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Commercial Real Estate
Business Observer Friday, Jan. 31, 2020 1 year ago

What They're Saying: JLL

Surging industrial sector in Tampa is expected to continue in 2020, while office development remains in the "peaking phase" of the economic cycle
by: Kevin McQuaid Commercial Real Estate Editor

Commercial real estate brokerage firm JLL, in a series of recent reports on the Tampa-area and Polk County markets, concludes that industrial absorption in the final quarter of last year was strong and is expected to continue in 2020, but the area’s office market remains solidly in a “peaking phase” in Tampa – especially in downtown and Westshore.



On the level of activity in the Tampa industrial market: “The construction pipeline has cooled to it’s lowest level since 2016, with 638,811 square feet worth of projects underway heading into 2020. Rent appreciation has also slowed, but nears 5 percent year-over-year.”


On where the region’s various office submarkets are in the economic cycle: “Active areas like Westshore and Tampa CBD continue to climb the peaking phase, with new construction finally starting in these areas, we could see this trend continue for the near future.”


On rising office rents and their causes in the Tampa area: “Asking rents have been soaring across Tampa but particularly in Westshore and the CBD submarkets. Here, not only has new construction attributed to asking rent growth but existing owners have taken the opportunity to adjust the benchmark of their own assets. This has resulted in average asking rates for existing buildings seeing year-over-year increases of over 10 percent.”


On the equilibrium in the office supply and demand equation in Tampa in the year ahead: “We expect an additional 873,000 square feet to deliver in 2020 which may bring some new, available space to market.”


On the amount of new office space underway in the Tampa Bay market and how it stacks up to development in recent years: “The construction pipeline is the most active its been since 2007, with nearly 1.5 million square feet under construction across Tampa CBD, Westshore, and Northwest Tampa submarkets.”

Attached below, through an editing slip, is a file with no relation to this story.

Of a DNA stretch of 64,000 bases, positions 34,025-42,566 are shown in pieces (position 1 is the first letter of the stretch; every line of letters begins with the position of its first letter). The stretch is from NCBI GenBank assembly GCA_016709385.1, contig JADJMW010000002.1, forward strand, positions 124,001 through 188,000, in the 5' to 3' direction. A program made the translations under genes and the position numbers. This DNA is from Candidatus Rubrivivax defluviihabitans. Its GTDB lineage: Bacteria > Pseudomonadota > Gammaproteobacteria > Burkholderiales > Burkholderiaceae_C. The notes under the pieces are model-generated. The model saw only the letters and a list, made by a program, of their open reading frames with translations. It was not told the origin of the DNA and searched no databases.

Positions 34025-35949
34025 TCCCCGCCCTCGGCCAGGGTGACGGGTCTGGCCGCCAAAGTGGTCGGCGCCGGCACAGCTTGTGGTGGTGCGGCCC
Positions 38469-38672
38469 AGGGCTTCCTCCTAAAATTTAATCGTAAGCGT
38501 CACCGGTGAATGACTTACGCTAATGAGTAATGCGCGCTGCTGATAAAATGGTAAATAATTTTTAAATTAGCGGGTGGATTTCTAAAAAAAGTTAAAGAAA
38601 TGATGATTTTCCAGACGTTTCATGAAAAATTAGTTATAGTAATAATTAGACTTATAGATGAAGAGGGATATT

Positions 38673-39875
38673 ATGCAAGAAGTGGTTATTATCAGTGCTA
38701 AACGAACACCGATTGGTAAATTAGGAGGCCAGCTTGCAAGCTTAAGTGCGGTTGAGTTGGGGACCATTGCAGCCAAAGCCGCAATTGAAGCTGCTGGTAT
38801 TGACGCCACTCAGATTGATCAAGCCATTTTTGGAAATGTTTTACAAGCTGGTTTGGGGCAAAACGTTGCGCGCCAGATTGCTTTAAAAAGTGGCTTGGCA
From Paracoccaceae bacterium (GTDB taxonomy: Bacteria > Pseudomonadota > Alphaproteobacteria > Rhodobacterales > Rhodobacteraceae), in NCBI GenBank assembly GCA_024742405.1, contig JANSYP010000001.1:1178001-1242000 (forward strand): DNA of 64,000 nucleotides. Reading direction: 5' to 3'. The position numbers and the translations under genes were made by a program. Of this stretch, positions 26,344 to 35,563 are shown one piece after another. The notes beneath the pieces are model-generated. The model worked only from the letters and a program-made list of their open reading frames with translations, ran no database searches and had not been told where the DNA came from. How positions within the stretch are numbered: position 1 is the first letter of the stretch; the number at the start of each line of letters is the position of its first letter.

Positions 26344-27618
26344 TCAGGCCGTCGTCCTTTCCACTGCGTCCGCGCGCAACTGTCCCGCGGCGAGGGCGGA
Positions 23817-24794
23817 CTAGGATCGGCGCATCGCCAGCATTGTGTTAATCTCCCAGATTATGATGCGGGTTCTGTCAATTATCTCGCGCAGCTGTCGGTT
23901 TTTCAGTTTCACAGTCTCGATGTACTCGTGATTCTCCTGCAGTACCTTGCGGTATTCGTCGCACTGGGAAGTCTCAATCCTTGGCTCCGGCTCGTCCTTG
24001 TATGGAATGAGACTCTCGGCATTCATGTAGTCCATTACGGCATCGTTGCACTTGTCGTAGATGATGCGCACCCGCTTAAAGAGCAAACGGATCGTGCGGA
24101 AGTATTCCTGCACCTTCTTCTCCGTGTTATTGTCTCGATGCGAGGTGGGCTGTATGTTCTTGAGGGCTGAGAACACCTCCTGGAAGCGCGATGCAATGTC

On the influx of younger workers into the Tampa Bay area through 2024: “Proven to be a fertile ground for start-ups and tech companies, Tampa Bay’s population of 25-34-year-olds is forecast to grow by 4.4 percent over the next four years.”




Amount per square foot, on a triple net basis, of the average asking rent for industrial space in the Tampa Bay area at the close of the fourth quarter of 2019.



Percentage of vacant industrial space in the Tampa Bay area as of Dec. 31. By comparison, the rate of vacant industrial space in the nearby Polk County at the same juncture stood at 8.6%.



Amount of industrial space absorbed, or removed from the market as a result of leasing activity, in 2019 in the Tampa Bay area. In the fourth quarter alone, 667,474 square feet of space was absorbed in the Tampa area.



Amount of new industrial space, as measured in square feet, that has been added to the inventory in the Tampa Bay submarket over the past 24 months.



Amount of new office space, as measured in square feet, currently under construction across the Tampa Bay market at the conclusion of the fourth quarter of 2019.



Percentage of vacant office space in the Tampa Bay area at the end of the final quarter of last year. The figure represents a decline of 100 basis points, however, from the 14.4% mark that stood at the end of 2018.



Average office asking rent amount in the Tampa Bay area, as measured on a per square foot basis, at the end of 2019. Asking rents for Class A office space, defined as less than 25 years old, in superior locations and with modern amenities, are actually closing in on $40 per square foot. Two years ago, by comparison, average asking rents stood at roughly $24 per square foot, with Class A rents at about $28 per square foot.



The amount of new funding raised for start-up companies in the Tampa-St. Petersburg metropolitan service area in August 2019.



The unemployment rate in the Tampa Bay area, as measured as a percentage of total workforce, as of October. The percentage is lower than the national average by as much as 100 basis points, according to some calculations.





Source: JLL

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